But the moment your plane angles in for a landing and you glimpse the island of Manhattan, you realize you were wrong, New York will always exceed your expectations.
This was my city for the first few years after college. Ten minutes after receiving my diploma, the truck carrying my few worldly possessions headed south from Bennington to The City. I couldn’t imagine moving anywhere else.
I bought used furniture and wheeled it up Third Avenue on a dolly. I figured out how to take the subway to my new job at the Financial Times of London without looking too much like a tourist. I even summoned the courage to order a sandwich in a New York deli where you have to make up your mind in a New York minute just exactly what you’re having lest you get overrun by the waiting customers in line behind you.
Once I’d settled into a routine of working and living as a New Yorker, I began to notice this was a place of thinking big. Otherwise, structures like the Empire State Building would never have been built here. I could see the spectacular skyscraper from my bedroom window—a towering reminder to lift my thoughts and raise my sites. And it worked. I did achieve big things while I lived in New York and that set the standard high for the rest of my life.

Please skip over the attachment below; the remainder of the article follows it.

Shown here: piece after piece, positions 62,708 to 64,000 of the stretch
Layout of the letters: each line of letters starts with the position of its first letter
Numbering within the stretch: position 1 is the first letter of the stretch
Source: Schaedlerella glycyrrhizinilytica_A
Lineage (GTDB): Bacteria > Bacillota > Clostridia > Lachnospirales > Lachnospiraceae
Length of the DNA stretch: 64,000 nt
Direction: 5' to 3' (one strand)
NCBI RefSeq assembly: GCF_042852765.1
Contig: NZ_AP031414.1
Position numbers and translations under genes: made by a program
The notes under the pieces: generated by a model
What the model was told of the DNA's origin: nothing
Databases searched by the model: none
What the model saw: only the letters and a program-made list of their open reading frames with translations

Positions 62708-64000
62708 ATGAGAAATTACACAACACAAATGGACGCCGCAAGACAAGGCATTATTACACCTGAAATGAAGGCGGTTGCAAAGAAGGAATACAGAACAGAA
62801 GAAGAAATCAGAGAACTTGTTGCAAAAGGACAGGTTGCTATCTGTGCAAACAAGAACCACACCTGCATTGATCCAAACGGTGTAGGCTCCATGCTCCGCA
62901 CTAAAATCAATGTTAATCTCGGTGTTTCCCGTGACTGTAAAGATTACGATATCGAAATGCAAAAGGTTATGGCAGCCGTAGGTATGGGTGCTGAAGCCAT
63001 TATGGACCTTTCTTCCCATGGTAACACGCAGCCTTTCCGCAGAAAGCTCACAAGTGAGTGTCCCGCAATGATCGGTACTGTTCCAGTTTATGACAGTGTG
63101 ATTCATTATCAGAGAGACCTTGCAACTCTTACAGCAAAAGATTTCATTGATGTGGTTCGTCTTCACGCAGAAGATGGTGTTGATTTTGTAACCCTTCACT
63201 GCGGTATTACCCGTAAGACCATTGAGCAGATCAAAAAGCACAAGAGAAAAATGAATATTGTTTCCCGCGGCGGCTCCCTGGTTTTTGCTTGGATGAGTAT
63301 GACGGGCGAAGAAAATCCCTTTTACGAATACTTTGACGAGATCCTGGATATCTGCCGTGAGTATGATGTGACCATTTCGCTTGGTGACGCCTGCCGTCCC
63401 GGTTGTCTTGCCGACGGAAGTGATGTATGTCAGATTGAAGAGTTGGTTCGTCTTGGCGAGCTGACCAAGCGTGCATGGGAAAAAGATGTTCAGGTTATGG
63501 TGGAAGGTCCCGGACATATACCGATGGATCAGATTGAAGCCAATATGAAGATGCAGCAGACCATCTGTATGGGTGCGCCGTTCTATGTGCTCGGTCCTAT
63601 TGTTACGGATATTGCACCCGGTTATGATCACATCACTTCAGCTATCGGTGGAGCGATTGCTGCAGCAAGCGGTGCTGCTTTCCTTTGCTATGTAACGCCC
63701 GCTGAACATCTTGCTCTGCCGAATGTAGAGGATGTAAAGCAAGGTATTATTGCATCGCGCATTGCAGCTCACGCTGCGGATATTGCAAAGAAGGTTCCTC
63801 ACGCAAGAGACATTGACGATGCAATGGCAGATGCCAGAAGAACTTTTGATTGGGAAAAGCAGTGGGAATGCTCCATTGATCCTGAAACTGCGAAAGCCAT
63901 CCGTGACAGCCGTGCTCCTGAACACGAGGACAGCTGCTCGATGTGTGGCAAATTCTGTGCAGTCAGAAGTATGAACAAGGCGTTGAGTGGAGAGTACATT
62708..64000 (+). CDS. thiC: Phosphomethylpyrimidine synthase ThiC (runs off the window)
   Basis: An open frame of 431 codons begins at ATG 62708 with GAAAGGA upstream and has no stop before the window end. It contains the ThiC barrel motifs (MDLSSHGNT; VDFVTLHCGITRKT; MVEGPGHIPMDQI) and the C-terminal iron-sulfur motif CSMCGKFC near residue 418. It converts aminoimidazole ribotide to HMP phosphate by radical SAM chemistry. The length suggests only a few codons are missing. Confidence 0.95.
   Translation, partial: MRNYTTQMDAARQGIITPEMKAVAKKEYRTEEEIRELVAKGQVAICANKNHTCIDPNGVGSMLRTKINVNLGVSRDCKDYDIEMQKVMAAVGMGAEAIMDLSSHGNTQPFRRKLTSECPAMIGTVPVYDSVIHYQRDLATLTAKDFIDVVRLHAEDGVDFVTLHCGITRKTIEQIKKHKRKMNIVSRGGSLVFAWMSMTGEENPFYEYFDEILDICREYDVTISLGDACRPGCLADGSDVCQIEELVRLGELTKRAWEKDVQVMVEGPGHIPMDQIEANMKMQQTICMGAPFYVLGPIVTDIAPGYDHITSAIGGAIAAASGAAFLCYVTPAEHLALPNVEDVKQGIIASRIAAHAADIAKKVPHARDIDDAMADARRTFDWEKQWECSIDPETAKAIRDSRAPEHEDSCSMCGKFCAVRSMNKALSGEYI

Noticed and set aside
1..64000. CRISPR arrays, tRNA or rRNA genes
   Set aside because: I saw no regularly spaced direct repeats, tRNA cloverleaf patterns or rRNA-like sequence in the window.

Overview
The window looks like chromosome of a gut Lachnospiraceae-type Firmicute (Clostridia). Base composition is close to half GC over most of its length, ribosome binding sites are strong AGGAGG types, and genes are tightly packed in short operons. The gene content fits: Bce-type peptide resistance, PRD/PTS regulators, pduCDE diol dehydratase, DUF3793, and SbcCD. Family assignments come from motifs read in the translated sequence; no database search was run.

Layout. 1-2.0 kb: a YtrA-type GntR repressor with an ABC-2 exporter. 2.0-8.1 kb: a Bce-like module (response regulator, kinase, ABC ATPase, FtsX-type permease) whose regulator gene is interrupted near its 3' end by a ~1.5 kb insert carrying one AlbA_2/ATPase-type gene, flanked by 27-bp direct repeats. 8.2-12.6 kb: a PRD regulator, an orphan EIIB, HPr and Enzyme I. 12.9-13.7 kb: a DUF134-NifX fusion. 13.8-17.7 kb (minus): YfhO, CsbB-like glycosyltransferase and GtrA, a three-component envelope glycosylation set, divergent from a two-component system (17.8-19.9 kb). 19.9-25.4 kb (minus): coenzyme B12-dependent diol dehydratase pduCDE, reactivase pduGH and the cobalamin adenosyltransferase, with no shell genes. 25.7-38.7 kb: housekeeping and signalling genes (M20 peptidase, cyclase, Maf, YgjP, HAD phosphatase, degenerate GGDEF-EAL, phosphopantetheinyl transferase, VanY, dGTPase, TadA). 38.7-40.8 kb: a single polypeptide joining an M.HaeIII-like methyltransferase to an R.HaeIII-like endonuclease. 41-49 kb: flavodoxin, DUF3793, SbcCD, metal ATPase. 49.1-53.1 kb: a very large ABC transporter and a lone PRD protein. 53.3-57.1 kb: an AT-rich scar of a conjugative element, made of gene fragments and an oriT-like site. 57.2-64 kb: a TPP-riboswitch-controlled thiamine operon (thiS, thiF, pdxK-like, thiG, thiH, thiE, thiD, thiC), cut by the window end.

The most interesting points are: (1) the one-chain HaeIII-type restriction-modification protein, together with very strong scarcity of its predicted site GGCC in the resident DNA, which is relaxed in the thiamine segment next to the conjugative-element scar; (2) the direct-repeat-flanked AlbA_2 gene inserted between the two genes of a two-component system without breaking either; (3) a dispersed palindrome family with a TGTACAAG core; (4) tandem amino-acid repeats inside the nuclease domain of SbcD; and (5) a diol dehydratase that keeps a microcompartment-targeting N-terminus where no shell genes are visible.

Now, when I come back for a visit, or, like this week, for a business venture, it still seems a daunting place at first. The pace is fast, the stakes are high, the expectation is that if you’re here, you’re ready to be here, and ready to prove it.
So this week, I’ll join the rest of America’s Publishing Industry at Book Expo America—the biggest trade show in the business. I’ll be meeting with my fantastic publishers, signing the Advance Reader Copies of my new book, connecting, sharing, listening, learning, always learning, from colleagues of all kinds. It’ll be huge, daunting and exhausting. It’ll be exhilirating, thrilling, inspiring. It’ll be an audition, a test, a proving ground. I’m excited. I’m ready. After all, “If I can make here, I’ll make it anywhere . . . it’s up to you, New York, New York!”
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